“Antiplatelet therapy at the time of noncardiac surgery confers minimal bleeding risk with no difference in thrombotic complications. In many cases, it is safe to continue antiplatelet therapy in patients with important indications for their use”

 


Surgeon Variation in Complications With Minimally Invasive and Open Colectomy: Results From the Michigan Surgical Quality Collaborative – JAMA Surgery (free) (RT @MaryDixonWoods see Tweet)

Surgeon-level variation in complications among surgeons was nearly twice as great for Minimally Invasive Colectomy than for Open Colectomy, implying a need for improved training in adoption of minimally invasive techniques.

 


How to fall to your death and live to tell the tale – Mosaic Science (free)

“Falls—such as slipping in the shower or tripping down stairs—kill over 420,000 people worldwide each year” (RT @ghn_news see Tweet)

 


Antibiotics Versus Surgical Therapy for Uncomplicated Appendicitis: Systematic Review and Meta-analysis of Controlled Trials – Annals of Surgery (link to abstract – $ for full-text)

Commentary: Antibiotics Versus Surgery: Equally Effective in Treating Appendicitis? – Medscape (free registration required)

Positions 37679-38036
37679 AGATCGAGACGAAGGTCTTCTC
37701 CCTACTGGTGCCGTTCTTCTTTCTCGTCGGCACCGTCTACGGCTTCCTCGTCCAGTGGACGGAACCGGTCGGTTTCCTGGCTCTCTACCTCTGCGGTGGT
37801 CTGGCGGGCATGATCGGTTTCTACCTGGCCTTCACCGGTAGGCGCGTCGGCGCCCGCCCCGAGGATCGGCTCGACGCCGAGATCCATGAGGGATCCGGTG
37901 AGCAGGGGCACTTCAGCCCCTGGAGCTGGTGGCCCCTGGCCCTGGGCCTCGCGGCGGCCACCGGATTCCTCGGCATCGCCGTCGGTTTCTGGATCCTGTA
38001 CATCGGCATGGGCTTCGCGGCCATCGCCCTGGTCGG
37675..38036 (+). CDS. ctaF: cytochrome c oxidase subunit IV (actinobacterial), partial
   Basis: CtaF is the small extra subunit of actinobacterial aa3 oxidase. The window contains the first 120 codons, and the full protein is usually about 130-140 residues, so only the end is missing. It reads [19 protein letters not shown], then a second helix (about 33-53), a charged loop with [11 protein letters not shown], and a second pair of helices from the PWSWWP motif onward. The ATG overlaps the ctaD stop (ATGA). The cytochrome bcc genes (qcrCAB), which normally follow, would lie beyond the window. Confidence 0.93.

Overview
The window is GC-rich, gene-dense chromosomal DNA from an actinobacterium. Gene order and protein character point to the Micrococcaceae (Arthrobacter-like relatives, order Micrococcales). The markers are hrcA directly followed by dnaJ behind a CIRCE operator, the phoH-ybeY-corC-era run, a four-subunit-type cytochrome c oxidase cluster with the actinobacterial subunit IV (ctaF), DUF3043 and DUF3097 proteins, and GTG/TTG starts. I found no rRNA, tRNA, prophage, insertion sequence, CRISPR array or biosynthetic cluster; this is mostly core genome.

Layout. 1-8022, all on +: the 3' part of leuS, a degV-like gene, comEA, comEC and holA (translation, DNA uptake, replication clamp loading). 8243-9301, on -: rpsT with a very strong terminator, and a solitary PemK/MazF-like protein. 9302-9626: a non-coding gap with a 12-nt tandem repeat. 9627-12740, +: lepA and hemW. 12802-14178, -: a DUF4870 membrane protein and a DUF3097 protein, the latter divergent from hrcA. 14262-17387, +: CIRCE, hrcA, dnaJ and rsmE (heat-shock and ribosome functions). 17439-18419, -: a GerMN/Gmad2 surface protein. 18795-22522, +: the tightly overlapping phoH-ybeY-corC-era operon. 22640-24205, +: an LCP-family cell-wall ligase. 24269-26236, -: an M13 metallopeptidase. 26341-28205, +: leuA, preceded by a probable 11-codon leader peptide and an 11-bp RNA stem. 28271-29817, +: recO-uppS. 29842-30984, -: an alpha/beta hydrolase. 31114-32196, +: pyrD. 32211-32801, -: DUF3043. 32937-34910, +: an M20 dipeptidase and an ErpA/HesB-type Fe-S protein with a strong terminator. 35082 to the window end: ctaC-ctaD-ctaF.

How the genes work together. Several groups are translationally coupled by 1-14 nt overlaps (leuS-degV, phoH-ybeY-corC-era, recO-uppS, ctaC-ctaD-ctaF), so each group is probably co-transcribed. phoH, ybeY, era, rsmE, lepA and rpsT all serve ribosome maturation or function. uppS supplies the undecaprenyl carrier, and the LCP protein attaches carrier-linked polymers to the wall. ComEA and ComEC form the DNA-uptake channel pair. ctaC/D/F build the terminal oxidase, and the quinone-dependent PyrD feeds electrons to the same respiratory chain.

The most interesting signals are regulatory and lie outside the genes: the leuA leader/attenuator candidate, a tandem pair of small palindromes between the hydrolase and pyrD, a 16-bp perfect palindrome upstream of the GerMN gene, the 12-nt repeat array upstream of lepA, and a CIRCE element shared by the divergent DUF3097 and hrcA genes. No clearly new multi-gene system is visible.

This meta-analysis and the author’s conclusions do not favor antibiotics alone for the treatment of uncomplicated appendicitis, contradiction the results of other recent meta-analysis, as well as a recent guideline on the subject, suggesting antibiotics might be an option in selected cases.

 


Effect of a Modified Hospital Elder Life Program on Delirium and Length of Hospital Stay in Patients Undergoing Abdominal Surgery: A Cluster Randomized Clinical Trial – JAMA Surgery (free) (RT @PreetiNMalani see Tweet)

Commentary: Anti-delirium strategy reduces after-surgery confusion in elderly – Reuters Health (free)

Multicomponent nonpharmacologic interventions, including orienting communications, oral and nutritional assistance, and early mobilization reduced postoperative delirium by 56% and length of stay by 2 days.

 


ACR Appropriateness Criteria Adds Topics, Covers More Clinical Variants Than Ever Before (free)

Browse Appropriateness Criteria Topics (free)

Source: Newswise

This comprehensive guide from American College of Radiology (ACR) covers 230 topics with more than 1,100 clinical indications and has just been updated. It is a very useful resource for doctors in all specialties to guide which exam is most appropriate in each clinical situation.

 


Comparison of Antibiotic Therapy and Appendectomy for Acute Uncomplicated Appendicitis in Children: A Meta-analysis – JAMA Pediatrics(free)

Editorial: Medical Treatment of Pediatric Appendicitis: Are We There Yet? (free)

See also a recent meta-analysis and related commentaries on the same subject (free)

Nonoperative treatment was successful in 90% of cases. Subgroup analysis indicated an increased risk for initial fails and recurrent appendicitis in those with appendicolith.

 


Going Under the Knife, With Eyes and Ears Wide Open – New York Times (free access to 10 articles per month)

“More and more surgeries are being performed with the patient awake and looking on, for financial and medical reasons”.